This week, Pfizer accused reference product maker Johnson & Johnson of anticompetitive practices restricting the uptake of its version of Remicade (infliximab), Inflectra, in a lawsuit filed in the US District Court for the Eastern District of Pennsylvania.
“We are filing this suit to challenge practices that block access, choice and price competition for patients, so that patients have access to a wide range of treatment options at a competitive price,” Pfizer spokesman Thomas Biegi told Biopharma-Reporter.
The suit claims systematic efforts made by J&J to maintain its monopoly on infliximab include threatening to withhold rebates to insurers unless they agreed to “biosimilar-exclusion contracts,” effectively blocking coverage for Inflectra.
“Without such coverage, providers – who depend on reimbursement from insurers – are reluctant to stock biosimilars, even to service Medicare and Medicaid patients where there is widespread coverage for Inflectra,” Biegi said.
Pfizer also said J&J offered discounts on Remicade to providers dependent on them not purchasing infliximab biosimilars.
Thus, Pfizer argued, Inflectra’s lower price has not become a differentiator to its reference biologic. Currently Inflectra’s Wholesale Acquisition Cost (WAC) is 19% lower than that of Remicade, and has an Average Selling Price (ASP) that is more than 10% lower.
“Behavior such as this is an injustice to patients, blocking their access to important lower cost biosimilar therapies.”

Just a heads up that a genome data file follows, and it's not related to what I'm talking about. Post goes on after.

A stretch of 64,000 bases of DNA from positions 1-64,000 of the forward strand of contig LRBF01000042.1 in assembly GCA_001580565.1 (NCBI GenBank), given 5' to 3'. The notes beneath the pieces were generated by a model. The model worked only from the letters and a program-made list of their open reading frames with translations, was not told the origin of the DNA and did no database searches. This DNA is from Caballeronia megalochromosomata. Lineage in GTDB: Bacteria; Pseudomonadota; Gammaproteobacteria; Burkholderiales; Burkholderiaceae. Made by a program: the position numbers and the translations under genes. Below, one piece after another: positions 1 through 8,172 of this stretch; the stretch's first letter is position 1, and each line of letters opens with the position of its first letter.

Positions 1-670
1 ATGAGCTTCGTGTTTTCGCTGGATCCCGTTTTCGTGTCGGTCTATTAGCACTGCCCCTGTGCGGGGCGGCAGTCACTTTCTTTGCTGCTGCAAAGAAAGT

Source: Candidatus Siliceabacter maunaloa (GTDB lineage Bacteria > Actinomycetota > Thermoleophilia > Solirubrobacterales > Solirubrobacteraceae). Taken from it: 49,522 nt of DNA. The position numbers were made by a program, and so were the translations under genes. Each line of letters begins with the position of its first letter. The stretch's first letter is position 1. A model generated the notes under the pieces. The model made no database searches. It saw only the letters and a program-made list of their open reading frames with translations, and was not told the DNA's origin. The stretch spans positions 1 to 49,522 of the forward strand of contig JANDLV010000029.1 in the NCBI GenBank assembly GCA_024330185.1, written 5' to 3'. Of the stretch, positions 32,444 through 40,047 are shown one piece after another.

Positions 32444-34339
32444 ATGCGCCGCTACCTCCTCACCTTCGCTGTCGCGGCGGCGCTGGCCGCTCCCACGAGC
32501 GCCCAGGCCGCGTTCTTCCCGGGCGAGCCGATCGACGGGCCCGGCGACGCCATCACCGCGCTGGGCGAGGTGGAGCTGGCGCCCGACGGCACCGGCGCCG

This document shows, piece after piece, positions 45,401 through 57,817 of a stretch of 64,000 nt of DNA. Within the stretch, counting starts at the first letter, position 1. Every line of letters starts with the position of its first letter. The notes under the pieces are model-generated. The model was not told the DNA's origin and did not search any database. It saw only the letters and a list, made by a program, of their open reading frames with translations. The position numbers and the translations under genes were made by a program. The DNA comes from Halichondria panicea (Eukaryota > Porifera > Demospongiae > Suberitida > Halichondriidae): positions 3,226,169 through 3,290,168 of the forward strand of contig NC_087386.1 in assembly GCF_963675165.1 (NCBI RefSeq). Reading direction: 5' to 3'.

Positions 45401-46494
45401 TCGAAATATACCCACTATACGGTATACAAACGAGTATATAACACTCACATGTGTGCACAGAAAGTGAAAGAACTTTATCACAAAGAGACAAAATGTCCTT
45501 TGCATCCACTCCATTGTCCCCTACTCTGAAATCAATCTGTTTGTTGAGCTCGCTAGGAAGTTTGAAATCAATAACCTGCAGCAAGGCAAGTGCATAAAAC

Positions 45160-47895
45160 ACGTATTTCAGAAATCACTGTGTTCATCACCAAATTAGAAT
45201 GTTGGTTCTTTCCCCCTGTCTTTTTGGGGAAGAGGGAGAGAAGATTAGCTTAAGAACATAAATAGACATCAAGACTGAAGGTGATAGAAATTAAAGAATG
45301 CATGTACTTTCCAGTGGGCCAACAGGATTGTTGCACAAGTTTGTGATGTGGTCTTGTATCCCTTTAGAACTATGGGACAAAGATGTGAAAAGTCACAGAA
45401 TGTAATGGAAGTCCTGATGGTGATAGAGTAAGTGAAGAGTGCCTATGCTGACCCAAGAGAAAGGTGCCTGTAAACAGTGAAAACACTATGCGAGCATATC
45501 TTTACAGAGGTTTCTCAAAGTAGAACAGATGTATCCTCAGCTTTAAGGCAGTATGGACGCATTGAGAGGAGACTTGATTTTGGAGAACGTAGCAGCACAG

While Pfizer’s lawsuit could be beneficial for other infliximab biosimilars, such as Samsung Bioepis’ Renflexis launched in July, Beigi said there are no other parties to this lawsuit.
“Pfizer is committed to challenging practices like these that improperly block access, choice and price competition for patients – through the courts and by working with policymakers and regulators – so that patients have access to a wide range of treatment options at a competitive price,” Beigi said.
US uptake of Pfizer and Celltrion’s Remicade biosimilar has been slow. A year after launch Inflectra has only a 2% share of the infliximab market – a market which was worth $4.45bn to Johnson & Johnson in 2016.
Inflectra and Celltrion’s Remsima have been available in Europe for a number of years and have seen a fairly large uptake in a number of markets, effectively wiping-out sales of Remicade in some countries.
“Market place dynamics are different in Europe than in the US,” Biegi told us.
“Because pricing is much more closely regulated in Europe, J&J is unable to deploy such anticompetitive contracting strategies.”